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Business is like this at the top there are some people who do amazingly well, at the bottom there are people doing accounting starting out at firms for 35K. On average physicians do a lot better. However even the best off physician I knew who did strictly medicine was making $5,000,000, a lot certainly, however he was A) one of the most successful I know in his specialty B) Amazingly efficient C) Practicing when reimbursements were higher. $1,000,000 can be achieved with some luck, skill, business accumen and correct specialty with some regularity. However the average is probably closer to 300K. The truth is that a salary merely provides a vehicle for investment and that's where real money is made. Even if you go to a top B-school you have a poor chance of making it to the top. In other words med is better on average, however you will never be truly rich.
A physician who makes $5 million a year only practicing medicine? Are you talking about David Silvers? Even so, I think that's extremely rare, and no one going into medicine should expect to end up making that much a year. I also don't think the "average" is 300k. In some of the most competitive specialties, maybe.
 

FutureCTDoc

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A physician who makes $5 million a year only practicing medicine? Are you talking about David Silvers? Even so, I think that's extremely rare, and no one going into medicine should expect to end up making that much a year. I also don't think the "average" is 300k. In some of the most competitive specialties, maybe.
No I wasn't referring to him. This guy was a beast and was probably 1 in 100,000 who was at the level. I am referring to mid-career numbers, the averages bandied about seem exceedingly low. Anybody can make 300k, even in FM if they're doing a modestly procedure oriented practice.
 

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I've also heard that the people that can get in to med school would be in the upper portion of businessmen and would've been likely to do well in business too if they worked as hard there as they did in med school. Is this true? In other words, is the difference in average salaries between business and medicine due to the fact that most anyone can get into business, but it takes the really smart and determined people to become a doctor?
While I do not have hard data to back this up, I highly doubt this is true. While there may be some skills that work well in both arenas (determination, the ability to handle large amounts of data, etc), these two arenas are quite different in most ways.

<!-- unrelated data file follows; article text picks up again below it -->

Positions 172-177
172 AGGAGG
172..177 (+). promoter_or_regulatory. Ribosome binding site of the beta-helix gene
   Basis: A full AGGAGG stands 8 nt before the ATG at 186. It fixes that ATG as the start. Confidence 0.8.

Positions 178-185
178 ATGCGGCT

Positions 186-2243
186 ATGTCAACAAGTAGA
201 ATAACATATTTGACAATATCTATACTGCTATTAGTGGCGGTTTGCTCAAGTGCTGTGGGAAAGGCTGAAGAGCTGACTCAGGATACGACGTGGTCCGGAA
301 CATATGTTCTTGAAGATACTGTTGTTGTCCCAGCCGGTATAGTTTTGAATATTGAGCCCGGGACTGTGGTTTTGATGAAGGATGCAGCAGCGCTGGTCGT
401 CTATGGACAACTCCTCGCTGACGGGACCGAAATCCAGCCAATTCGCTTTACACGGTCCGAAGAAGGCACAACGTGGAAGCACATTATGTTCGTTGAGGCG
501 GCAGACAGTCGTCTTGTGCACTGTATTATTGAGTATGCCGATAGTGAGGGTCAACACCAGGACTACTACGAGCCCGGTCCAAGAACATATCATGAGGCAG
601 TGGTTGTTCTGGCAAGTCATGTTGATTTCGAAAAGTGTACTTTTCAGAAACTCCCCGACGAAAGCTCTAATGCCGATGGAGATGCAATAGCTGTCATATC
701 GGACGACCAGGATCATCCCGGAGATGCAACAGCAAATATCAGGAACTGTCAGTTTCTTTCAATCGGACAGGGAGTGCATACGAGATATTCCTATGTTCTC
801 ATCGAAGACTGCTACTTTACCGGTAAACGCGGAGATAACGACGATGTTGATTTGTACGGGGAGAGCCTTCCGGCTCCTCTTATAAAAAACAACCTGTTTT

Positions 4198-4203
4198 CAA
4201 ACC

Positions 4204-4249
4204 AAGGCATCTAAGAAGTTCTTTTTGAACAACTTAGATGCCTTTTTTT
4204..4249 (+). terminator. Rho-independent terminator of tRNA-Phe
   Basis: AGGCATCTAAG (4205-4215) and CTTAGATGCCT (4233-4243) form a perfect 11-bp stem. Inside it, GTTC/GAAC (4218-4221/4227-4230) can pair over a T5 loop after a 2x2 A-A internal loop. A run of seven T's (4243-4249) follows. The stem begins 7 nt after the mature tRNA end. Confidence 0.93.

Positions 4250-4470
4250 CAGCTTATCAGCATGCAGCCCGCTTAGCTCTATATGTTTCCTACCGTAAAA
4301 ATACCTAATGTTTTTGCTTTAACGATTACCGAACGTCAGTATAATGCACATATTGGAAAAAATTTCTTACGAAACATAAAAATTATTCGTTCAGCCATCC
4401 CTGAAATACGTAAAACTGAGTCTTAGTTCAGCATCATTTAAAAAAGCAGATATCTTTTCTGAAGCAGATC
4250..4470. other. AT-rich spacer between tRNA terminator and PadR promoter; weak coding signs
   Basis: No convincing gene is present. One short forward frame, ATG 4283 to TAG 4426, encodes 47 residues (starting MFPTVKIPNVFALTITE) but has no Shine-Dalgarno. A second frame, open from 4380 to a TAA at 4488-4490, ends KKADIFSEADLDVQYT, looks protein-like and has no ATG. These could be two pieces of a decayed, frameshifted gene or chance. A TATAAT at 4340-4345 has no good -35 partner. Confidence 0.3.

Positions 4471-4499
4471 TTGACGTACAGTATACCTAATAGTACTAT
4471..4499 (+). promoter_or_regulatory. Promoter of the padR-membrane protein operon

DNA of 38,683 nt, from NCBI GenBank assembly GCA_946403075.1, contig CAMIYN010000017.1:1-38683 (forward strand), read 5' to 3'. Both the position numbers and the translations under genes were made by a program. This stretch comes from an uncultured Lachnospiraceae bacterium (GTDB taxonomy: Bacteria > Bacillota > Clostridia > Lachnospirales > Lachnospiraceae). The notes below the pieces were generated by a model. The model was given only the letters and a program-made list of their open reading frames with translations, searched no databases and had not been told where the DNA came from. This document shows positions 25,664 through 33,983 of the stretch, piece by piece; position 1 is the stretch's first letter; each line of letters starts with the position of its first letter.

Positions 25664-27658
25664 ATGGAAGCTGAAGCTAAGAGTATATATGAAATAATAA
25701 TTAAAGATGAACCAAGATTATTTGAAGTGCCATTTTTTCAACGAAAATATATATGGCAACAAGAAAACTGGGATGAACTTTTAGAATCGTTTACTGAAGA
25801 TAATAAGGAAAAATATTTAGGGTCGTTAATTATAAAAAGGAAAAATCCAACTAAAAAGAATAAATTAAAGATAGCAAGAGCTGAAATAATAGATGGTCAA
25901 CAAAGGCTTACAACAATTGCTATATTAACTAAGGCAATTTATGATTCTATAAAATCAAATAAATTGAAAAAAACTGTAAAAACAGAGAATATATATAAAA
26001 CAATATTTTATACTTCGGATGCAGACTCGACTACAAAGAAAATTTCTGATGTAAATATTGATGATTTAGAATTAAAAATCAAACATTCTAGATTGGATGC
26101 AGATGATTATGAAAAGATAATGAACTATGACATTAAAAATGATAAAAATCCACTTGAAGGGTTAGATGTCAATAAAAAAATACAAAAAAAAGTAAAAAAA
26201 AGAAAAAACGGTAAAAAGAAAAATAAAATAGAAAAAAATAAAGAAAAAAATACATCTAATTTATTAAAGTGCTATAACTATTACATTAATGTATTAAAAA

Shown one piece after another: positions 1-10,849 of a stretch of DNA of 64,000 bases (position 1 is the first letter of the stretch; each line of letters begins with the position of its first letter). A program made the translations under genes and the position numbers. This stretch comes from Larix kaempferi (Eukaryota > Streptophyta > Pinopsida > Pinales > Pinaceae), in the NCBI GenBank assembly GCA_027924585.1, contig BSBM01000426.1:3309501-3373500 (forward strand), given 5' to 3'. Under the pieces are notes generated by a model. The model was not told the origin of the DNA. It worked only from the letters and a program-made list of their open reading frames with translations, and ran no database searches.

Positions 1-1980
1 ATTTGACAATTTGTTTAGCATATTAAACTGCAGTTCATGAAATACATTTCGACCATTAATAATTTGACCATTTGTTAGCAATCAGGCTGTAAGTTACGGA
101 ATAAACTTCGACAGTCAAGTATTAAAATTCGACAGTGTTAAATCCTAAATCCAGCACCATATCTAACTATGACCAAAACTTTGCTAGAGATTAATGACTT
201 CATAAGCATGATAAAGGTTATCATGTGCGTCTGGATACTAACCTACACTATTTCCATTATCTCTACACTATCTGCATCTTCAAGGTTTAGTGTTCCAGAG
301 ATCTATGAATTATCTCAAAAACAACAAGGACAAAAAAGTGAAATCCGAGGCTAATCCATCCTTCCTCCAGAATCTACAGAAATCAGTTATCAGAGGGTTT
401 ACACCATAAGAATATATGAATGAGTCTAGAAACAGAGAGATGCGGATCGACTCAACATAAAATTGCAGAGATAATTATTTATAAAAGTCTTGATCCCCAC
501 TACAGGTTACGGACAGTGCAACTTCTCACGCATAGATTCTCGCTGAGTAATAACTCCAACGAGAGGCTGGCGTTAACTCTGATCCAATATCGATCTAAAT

Many medical practices fail because your average physician is a very poor business person. The physicians who do well in business either learn on the way or they brought existing skills with them. I formerly did a lot of healthcare consulting in my previous career, and the average physician wanted little to nothing to do with the "business" side of things...they just wanted to practice. Of course, those handful of business savvy physician can make bucketloads of money if they do it right...but most private practices can eek out a decent living.

As for MBA program...there are the Top 5, and then 6-12 or so, a handful of school after that (if you are looking at a speciality area)....and then everyone else. B-school is mostly about the network. Many of the C-level people at Fortune 500 companies made their connections in B-school, and it is a surprisingly small network of people. There are outliers, but the biz world is even pickier about "pedigree" than medicine.

There are some B-schools outside of the top 20 worth considering for regional work (if you plan to stay in the region), but most of them really don't hold a candle to the top programs. If you want to make serious money, you'll need to put in your time at a consulting firm/financial firm/etc for a few years, and beat out thousands of other over-acheivers for a spot. If you think the gunners are bad in pre-med, you haven't met a b-school gunner. Everyone has connections, and unless you are literally 1 in 100,000+ and have a ridiculous resume of experience....you need a connection to get into a top program. I had that connection way back when, and I still had to "prove" myself...and this was before I even took a single class.